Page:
Records show that the foundation paid Driscoll's private firm's credit card bills at least 17 times.
Wood this week denied that the foundation has ever paid the monthly credit card statement of Driscoll's private business, adding the caveat: "The only payments from AFF for FDS credit card bills were payments that were credited against Ms. Driscoll's commission account for funds that were due and payable to Ms. Driscoll from AFF.'' Federal tax filings from the foundation reviewed by Outside the Lines do not list any commission bonuses paid to Driscoll, which would have been required by the IRS.
In late May, when asked by Outside the Lines if Driscoll received any compensation beyond what had been listed on the federal tax forms, Hugh Webster, the foundation's legal counsel and a member of its finance committee, said: "Everything is reported on the 990.''
But foundation documents, some also filed as part of the child-custody case, show otherwise.
One foundation document shows Driscoll was entitled to a 5 percent commission on all funds she raised and was to be paid a $71,582.35 commission in 2013. Records also show copies of a $10,000 check from the foundation made payable to Driscoll on May 23, 2013, with the memo area on the check left blank; and an AFF check for $42,559.49 made payable by Driscoll to Frontline Defense Systems on Nov. 14, 2012, with the memo area again left blank.
In verifying employment on a mortgage application in January 2014, Driscoll's gross base pay was listed at $250,000. For 2012, her base salary was listed at $132,113.35 and commissions even more than her salary — $133,151.64. Her commissions for 2011 were $89,768.57. A personal financial statement filed with the court in her child-custody case shows that Driscoll listed monthly AFF commissions of only $3,000. The federal tax form filed by the charitable foundation has three places where it requests reporting of additional compensation, twice spelling out bonus and incentive compensation. No bonuses or commissions were listed on any of the foundation's IRS Form 990 reviewed by Outside the Lines.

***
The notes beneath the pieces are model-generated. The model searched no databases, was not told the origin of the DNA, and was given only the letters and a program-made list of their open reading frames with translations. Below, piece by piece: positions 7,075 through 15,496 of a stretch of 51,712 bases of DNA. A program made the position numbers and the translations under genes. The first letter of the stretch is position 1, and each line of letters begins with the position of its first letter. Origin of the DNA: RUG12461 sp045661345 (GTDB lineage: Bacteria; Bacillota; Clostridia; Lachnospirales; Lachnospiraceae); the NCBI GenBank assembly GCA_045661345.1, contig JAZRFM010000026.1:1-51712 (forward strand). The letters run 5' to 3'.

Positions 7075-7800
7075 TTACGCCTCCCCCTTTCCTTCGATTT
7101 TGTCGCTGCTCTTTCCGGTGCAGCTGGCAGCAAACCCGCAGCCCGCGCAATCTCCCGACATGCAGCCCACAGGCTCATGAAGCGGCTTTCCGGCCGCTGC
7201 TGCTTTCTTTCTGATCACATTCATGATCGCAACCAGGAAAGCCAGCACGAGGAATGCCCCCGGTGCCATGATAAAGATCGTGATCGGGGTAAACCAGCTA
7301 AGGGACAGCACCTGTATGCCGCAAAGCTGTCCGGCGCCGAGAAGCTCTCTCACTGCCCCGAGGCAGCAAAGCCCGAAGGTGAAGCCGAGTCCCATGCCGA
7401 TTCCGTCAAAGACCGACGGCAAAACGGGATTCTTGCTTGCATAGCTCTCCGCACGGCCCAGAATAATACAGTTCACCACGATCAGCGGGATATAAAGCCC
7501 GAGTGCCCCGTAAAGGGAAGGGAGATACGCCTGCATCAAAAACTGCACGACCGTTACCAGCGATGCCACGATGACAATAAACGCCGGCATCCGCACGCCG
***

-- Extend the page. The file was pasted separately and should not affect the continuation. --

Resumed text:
Marc Owens, a Washington tax attorney and onetime director of the IRS' Exempt Organization Division, said not listing other income from the foundation "hides the income payment from the IRS … And also the Form 990 is used as a reporting document for the state. So understating compensation is a state issue as well in states where returns are filed.''
Owens said the IRS looks at a nonprofit director receiving commissions "pretty warily," adding: "Getting a commission on fundraising is unusual, in part because it is kind of the job of the people running the charity to fundraise. … So if you decide to pay yourself a commission on fundraising, its kind of like you are just sharing the revenues of the organization." Mike Fish/ESPN